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Apes vs. Zombies: New Skin for the Old Apocalypse in DAWN OF THE PLANET OF THE APES

Matt Reeves’ "Dawn of the Planet of the Apes" echoes George Romero’s "Dawn of the Dead" in more than just its title.
  • By Jed Mayer
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  • July 14, 2014 4:28 AM
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OUR SCARY SUMMER: OVER THE EDGE, PHANTASM, and Other Teen Nightmares

The seventies was a scary time for anyone—nuclear disasters, political revolutions, oil conflicts—but it seemed a particularly disturbing one for kids.
  • By Jed Mayer
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  • July 3, 2014 3:31 AM
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OUR SCARY SUMMER: David Cronenberg’s THE BROOD and the Weirding of the American Family

Few films expose the limitations of therapy narratives more ruthlessly than David Cronenberg’s "The Brood." Having explored the psychosexual demons haunting the individual human psyche in "Shivers" and "Rabid," the Canadian director turned his peculiar attention to the monsters lurking within the fractured family.
  • By Jed Mayer
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  • June 27, 2014 4:49 AM
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OUR SCARY SUMMER: PROPHECY and the Toxic Environments of 1979

With "Prophecy," John Frankenheimer wanted to create an environmentally-conscious horror film that would raise the ethical stakes of popcorn fare.
  • By Jed Mayer
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  • June 17, 2014 1:01 PM
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  • 5 Comments

OUR SCARY SUMMER: DAWN OF THE DEAD and the New American Malaise

As tag-lines go, George Romero’s seminal zombie epic sports a pretty good one: “When there’s no more room in Hell, the dead will walk the earth.” As a thirteen year old, I had repeatedly stared at the lurid poster bearing these ominous words at the Maplewood Mall multiplex in the weeks before the film was released in the summer of 1979.
  • By Jed Mayer
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  • June 12, 2014 4:35 AM
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Our Scary Summer: ALIEN, the Energy Crisis and Desperate Consumerism

The cover of the June 1979 issue of Newsweek featured an image of Sigourney Weaver from "Alien" under the caption: "Hollywood's Scary Summer." I was thirteen, and the horror movies released that summer would form a kind of grotesque carnival that mirrored my own and the world's anxieties.
  • By Jed Mayer
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  • June 6, 2014 5:42 AM
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  • 1 Comment

DOWN-UNDERGROUND: Muriel’s Red Wedding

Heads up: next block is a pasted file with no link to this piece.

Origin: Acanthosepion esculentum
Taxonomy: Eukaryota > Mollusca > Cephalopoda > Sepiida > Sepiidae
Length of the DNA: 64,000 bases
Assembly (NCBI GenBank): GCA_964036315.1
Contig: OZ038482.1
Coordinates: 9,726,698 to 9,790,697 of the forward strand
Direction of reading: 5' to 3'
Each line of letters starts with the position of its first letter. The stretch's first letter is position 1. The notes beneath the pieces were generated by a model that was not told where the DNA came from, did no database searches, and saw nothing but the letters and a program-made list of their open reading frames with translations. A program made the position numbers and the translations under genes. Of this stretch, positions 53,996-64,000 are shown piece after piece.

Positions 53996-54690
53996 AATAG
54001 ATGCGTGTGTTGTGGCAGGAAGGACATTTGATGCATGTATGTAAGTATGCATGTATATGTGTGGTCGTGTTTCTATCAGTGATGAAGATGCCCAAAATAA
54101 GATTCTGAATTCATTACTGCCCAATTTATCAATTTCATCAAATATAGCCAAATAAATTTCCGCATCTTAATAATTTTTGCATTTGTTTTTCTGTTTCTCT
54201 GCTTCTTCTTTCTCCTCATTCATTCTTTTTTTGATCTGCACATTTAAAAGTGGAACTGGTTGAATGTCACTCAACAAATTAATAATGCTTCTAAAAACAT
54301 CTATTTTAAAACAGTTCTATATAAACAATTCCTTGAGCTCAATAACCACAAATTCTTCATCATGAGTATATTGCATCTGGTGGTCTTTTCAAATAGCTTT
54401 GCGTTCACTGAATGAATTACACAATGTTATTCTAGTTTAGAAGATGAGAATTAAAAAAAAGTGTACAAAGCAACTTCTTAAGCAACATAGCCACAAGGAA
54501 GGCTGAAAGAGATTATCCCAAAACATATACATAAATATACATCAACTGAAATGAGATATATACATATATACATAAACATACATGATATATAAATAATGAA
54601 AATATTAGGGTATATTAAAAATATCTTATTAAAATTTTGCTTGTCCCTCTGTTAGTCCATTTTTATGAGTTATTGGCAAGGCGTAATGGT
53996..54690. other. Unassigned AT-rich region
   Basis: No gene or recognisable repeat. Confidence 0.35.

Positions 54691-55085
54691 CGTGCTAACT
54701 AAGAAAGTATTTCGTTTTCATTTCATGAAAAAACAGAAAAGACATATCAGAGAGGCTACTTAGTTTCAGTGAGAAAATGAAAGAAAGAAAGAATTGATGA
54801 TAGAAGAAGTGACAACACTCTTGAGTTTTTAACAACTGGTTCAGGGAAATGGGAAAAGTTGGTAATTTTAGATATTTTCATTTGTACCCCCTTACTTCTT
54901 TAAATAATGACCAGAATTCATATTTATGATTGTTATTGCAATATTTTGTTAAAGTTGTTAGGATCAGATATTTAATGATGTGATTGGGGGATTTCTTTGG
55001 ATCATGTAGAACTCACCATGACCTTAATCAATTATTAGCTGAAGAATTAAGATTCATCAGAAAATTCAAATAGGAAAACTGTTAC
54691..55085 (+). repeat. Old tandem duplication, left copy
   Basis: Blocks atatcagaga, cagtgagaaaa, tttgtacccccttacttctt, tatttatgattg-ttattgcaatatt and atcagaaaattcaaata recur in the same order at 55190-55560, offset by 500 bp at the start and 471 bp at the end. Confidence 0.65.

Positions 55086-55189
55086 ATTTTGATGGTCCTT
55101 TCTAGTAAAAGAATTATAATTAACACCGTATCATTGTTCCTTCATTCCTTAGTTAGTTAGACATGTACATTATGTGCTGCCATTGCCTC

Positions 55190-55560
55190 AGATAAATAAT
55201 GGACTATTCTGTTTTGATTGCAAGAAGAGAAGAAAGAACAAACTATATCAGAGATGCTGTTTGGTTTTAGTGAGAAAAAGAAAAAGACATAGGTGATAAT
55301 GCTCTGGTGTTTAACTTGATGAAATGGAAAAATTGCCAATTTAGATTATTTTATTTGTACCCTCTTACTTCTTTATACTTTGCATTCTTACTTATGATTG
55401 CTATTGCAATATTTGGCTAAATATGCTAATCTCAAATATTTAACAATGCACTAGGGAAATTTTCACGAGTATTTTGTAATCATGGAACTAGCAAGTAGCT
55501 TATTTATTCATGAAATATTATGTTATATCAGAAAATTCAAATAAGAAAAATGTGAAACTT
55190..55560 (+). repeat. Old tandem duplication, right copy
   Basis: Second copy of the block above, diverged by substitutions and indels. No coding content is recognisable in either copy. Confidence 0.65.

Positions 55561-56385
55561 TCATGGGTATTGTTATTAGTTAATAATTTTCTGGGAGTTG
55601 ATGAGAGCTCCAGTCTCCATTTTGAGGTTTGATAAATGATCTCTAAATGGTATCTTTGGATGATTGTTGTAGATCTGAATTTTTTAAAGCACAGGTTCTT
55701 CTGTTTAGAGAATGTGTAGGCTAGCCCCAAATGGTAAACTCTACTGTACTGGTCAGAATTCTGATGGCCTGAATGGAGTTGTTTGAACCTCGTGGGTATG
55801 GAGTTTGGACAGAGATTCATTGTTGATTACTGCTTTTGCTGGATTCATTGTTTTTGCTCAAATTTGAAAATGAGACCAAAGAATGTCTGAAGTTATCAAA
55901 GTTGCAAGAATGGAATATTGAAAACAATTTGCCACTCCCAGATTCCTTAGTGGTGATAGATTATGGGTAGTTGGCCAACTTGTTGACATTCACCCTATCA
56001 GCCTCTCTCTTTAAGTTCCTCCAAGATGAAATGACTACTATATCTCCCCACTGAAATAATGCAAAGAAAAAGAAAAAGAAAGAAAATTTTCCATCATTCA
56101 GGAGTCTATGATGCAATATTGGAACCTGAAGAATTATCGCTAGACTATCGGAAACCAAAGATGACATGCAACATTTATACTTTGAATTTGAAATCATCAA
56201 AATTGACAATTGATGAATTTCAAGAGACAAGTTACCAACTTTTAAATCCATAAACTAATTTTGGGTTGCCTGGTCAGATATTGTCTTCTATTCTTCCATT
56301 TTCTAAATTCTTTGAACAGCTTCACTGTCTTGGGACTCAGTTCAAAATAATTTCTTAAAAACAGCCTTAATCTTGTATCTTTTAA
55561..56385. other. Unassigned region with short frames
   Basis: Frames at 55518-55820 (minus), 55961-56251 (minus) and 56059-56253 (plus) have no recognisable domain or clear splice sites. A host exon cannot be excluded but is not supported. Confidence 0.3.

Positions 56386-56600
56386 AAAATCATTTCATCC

Dismissed by many critics as misogynistic torture porn, "Wolf Creek" is in fact a compendium of filmic tropes that simultaneously resurrects and comments on Australia’s peculiar film history.
  • By Jed Mayer
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  • May 29, 2014 3:11 PM
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  • 2 Comments

DOWN-UNDERGROUND: The LONG WEEKEND of the 1970s

"Long Weekend" was promoted with the irresistible tag-line: “Their crime was against nature: nature found them guilty.” Directed by Colin Eggleston, the film was released on March 29, 1979, the day after the infamous nuclear meltdown at Three Mile Island.
  • By Jed Mayer
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  • May 22, 2014 2:11 PM
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  • 2 Comments

VIDEO ESSAY: Virtual Animals: Building the Digital Ark

The fewer animals we find in the wild, the more we see on screen. The digital revolution has enabled filmmakers to create an entirely new breed of animal, one that exists only in the form of pixels. Absence of flesh and blood answered by an abundance of virtual animals.
  • By Nelson Carvajal and Jed Mayer
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  • May 14, 2014 6:00 AM
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Down-Underground: WALKABOUT, or Thirteen Ways of Making a National Epic

Like "Wake in Fright," the only other Australian entry at the 1971 Cannes Film Festival, "Walkabout" was directed by an Englishman, Nicolas Roeg. He tells the story of Australia without sentimentality, without rancor. The landscape is not idealized or demonized; neither are those who dwell in it.
  • By Jed Mayer
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  • May 8, 2014 2:03 PM
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  • 3 Comments

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